The AC Gilbert Company focused on educational toys for boys (girls weren't supposed to be interested in such things) in the 40s, 50s and 60s... I had one of their erector sets and it has been passed on to my niece and her kids (hopefully her daughter will play with it too). I'm sure it is built well enough to move through a few more generations.
The telescopes and microscopes had pretty awful optics. If you wanted a decent telescope back then you pretty much had to make your own. Now days very nice telescopes can be had for similar sums (inflation adjusted) and a bit more will get you into fairly serious territory. A problem is the toy stores are full of garbage - so a person has to have a bit of knowledge.
Navigating the microscope landscape is a bit more difficult, but there are very nice used examples and adding a digital camera and doing image processing on a PC can lead to remarkable results.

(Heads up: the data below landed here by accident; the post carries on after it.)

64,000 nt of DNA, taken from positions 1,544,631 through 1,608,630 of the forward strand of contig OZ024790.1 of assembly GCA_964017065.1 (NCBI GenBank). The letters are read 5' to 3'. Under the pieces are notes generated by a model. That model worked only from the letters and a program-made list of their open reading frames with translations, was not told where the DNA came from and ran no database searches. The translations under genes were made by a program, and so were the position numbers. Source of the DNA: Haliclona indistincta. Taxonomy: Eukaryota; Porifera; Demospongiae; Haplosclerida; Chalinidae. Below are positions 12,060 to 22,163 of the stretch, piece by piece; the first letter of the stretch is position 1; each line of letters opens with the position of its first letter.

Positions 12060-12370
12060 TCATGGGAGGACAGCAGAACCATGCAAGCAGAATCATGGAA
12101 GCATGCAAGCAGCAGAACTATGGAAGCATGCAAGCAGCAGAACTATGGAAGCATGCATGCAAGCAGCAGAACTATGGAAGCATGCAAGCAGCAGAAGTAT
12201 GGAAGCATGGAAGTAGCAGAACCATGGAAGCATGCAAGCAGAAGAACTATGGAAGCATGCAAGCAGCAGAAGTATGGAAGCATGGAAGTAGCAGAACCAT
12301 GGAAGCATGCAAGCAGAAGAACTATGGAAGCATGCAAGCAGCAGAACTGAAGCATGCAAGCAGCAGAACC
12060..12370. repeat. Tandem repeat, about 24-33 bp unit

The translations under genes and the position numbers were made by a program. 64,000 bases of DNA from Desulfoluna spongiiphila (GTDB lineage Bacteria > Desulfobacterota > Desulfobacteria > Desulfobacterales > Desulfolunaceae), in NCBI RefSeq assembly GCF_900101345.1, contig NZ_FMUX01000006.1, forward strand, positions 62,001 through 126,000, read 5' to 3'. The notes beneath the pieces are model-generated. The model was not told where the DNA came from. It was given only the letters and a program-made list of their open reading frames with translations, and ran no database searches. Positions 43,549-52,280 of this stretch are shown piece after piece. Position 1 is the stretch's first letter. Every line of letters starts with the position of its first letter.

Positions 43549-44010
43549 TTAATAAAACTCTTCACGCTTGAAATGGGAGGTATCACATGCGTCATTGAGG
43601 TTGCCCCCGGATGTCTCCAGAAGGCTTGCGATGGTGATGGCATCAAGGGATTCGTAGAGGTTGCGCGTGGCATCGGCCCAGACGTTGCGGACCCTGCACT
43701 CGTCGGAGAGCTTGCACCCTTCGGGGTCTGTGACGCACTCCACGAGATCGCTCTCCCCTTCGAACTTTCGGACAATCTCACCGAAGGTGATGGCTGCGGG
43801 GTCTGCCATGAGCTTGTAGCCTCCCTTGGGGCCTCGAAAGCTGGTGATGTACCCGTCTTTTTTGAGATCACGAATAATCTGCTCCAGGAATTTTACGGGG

But chemistry suffered. The early chemistry sets had some dangerous experiments and product safety has pretty much rendered the current crop uninteresting.
There were also electrics kits - often with real vacuum tubes. Sort of a gateway drug to amateur radio.
But my favorite was the short-lived atomic energy kit. They were before my time, but I really wanted the unsold example kept high up on a dusty old shelf in the local toy store.
But the real exotica came from Bell Labs. While I was in school I never heard about them, but the Labs had an outreach that produced serious kit aimed at high school students. Much deeper and more exotic than anything else out there and more at the level of the Amateur Scientist columns that appeared in Scientific American over the years. Since then a few other serious kits have appeared, mostly by well meaning science ed types who don't realize there is almost zero market for such things (sad, but true).
It was an interesting time - imagine the popular magazines of today running this nice variation of the periodic table now...
On the other hand - interested kids and amateurs have better access to information and pointers to rather deep science and engineering education these days that were almost impossible to put together even 15 years ago.